That, my friends, is the sound of major frustration!
It might sound petty, but yesterday's bin was empty, yes EMPTY... until a plaster fell off my finger during the afternoon. Its only fate was the bin, bringing a very short conclusion to my Zero Waste attempt...
... and all by 4PM on Day 1.
Something so simple eh! A small first aid plaster!
Hmmm - Lets rewind back to yesterday morning.
We were running late for school. It was blowing a gale and there was a heavy downpour of icy cold rain to contend with during the short walk to school. With freezing cold hands, I hadn't noticed a cut on my finger until I took my eldest into the classroom and saw the blood oozing from my knuckle...
...and then the pain started!
"Would you like a plaster for that?" asked the Learning Assistant.
My automatic reaction was "Yes please" and I returned home with no afterthought, well not until later in the afternoon, when the plaster fell off my finger and I felt thwarted!
It can't be recycled....or composted...and it certainly can't be reused (eurgh)...It has to go in the bin.
So, unless there are any other suggestions, I'm afraid I've created a bit of an anti-climax. In fairness I do feel the innocent party though. Maybe it won't count because after all I didn't buy the plaster and by the look of my cut, I didn't have a choice.
However, the good news is that the only item to have been thrown in the bin on day 1 is just one plaster. Hooray!
After such a minor incident, the day finished off on a real positive note with a LETS meeting at one of our local pubs. For anyone who hasn't heard of a LETS group, it is a Local Exchange Trading System, which enables people to swap favours or unwanted items for points. This means that it is excellent for recycling things. It's a bit like Freecycle, except people actually meet up at a social gathering and you get points for anything that is traded.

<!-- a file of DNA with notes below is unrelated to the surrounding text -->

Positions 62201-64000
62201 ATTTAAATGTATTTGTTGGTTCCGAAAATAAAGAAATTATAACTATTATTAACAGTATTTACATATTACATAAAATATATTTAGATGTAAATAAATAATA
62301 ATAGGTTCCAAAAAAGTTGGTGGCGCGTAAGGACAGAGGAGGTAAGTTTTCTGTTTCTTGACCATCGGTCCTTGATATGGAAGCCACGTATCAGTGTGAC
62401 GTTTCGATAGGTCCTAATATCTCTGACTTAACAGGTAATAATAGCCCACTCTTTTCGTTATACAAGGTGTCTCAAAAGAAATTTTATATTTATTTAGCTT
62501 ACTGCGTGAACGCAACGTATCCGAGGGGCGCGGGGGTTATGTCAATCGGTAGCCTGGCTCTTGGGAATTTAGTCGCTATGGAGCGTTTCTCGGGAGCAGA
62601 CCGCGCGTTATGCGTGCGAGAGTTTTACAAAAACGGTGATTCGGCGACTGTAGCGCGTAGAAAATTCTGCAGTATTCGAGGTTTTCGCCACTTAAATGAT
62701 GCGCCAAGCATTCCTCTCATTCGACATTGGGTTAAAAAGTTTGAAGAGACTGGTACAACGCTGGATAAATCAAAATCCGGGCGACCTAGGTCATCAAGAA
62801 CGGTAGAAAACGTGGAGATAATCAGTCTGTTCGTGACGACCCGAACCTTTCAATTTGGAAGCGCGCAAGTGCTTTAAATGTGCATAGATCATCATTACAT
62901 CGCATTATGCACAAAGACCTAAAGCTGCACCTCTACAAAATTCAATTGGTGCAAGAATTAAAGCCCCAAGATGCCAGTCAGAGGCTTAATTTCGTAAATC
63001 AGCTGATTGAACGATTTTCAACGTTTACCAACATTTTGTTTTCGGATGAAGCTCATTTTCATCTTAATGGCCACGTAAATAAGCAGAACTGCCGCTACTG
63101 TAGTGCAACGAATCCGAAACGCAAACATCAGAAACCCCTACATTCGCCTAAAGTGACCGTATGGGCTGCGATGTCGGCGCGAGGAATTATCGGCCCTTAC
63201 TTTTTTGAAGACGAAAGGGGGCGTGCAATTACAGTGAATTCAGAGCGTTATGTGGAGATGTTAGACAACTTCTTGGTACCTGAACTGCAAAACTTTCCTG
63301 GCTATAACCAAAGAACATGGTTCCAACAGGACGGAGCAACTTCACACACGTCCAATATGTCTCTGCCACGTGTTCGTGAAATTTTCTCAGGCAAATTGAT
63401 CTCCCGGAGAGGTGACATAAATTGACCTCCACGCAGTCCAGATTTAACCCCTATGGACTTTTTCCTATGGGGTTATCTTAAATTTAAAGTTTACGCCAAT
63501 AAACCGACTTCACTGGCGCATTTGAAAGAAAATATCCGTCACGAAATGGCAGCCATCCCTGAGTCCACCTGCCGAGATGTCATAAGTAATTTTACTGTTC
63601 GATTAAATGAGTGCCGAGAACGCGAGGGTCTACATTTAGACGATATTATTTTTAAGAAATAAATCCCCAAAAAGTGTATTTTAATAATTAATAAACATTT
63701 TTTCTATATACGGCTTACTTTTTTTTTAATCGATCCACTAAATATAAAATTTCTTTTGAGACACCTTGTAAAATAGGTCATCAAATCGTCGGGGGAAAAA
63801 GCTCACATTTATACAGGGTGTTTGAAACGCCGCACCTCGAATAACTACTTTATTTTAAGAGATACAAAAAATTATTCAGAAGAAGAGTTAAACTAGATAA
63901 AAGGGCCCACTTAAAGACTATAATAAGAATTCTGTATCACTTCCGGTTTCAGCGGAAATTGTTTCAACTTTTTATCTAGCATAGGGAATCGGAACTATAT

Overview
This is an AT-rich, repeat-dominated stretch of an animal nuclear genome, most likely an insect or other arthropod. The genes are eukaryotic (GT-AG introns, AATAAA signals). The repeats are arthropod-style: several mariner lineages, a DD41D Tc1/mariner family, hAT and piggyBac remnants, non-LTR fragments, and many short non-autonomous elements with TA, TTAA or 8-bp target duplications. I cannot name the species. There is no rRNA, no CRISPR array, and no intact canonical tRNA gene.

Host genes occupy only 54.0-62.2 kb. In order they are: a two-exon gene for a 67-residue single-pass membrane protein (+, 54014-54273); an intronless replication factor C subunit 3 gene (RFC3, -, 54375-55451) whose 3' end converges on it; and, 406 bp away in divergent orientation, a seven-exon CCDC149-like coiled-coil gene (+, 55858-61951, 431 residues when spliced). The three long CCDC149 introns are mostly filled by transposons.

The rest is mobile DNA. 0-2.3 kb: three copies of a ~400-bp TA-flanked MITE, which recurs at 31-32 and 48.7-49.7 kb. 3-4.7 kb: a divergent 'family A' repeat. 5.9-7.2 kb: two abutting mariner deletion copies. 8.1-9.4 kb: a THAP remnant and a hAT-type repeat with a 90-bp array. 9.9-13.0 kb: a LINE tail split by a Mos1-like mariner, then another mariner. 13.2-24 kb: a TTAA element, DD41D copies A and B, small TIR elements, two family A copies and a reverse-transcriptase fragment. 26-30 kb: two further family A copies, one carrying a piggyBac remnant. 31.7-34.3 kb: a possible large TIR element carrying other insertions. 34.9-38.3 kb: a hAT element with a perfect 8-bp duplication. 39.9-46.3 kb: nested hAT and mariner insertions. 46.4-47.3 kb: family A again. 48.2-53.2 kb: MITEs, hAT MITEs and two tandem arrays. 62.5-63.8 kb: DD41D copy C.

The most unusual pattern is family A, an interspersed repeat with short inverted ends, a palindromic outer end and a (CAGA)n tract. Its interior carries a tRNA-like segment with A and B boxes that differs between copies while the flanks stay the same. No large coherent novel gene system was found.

Our local Bury LETS group has been going for donkeys years and meets on the 10th of every month. At the moment the group's membership is small and compact, so we can meet in places that are small and bijoux. Despite its size it is a very effective.
Take last night, I took along a few glass yoghurt jars and one of the members thought they would be great for storing her spices that she gets from a local health food shop. Result! You can see Val happily modelling them! I think they've gone to a good home, don't you?
After sorting out the jars, the discussion got on to websites and before too long she had also managed to sort out Web Hosting with one of our members who is a developer and knows about all things techy. As for me, I picked up some very interesting books, including a copy of Semi-Detached by Griff Rhys Jones.
Of course, the evening wouldn't have passed properly without any talk of rubbish, especially as another member is also participating in Zero Waste Week.
Remembering that we had to create minimum waste while we are out and about, we were extremely proud of the questions that we fired off to the staff, including my fellow rubbish dieter's request for loose sugar instead of the pre-packed sugar portions that are normally provided with teas and coffees. The evidence can be seen in the photo, after the member of staff attentively returned with a small cup of sugar, which was used instead of the packets.
Why is the country obsessed by small packets? Is it for the look, the convenience or health and safety? If it's not the latter, surely it is time to go back to loose products in favour of reduced packaging. Sugar's not the worst offender. I've got my eye on those little packets of sauces, which you squeeze and squeeze until the cows come home but so little comes out of them that a second packet needs to be opened. What's wrong with ketchup bottles. I ask?!
So if the council are looking in, please can we overlook the plaster in favour of the tremendous efforts made at the pub last night? We really did our bit you know!
On a final note, I'd just like to thank everyone for popping by yesterday and to all those who left comments. Thank you so much for your support and for your enthusiasm. I've had some fabulous feedback following the Woman's Hour column and I hope you enjoy the rest of the broadcast, which is being aired throughout the week.
Also, I'd like to extend a very warm welcome to listeners of the Moncrieff programme on Ireland's Newstalk channel. I'm scheduled to take part in a live interview this afternoon at around 2.45pm, which means The Rubbish Diet is going International! I know it's just over the water, but it is still overseas!
How did this happen? I only meant to sign up for a Zero Waste challenge and write a blog!
Anyway, if you get a chance, you can listen live on the Internet at http://newstalk.ie/newstalk/index.html.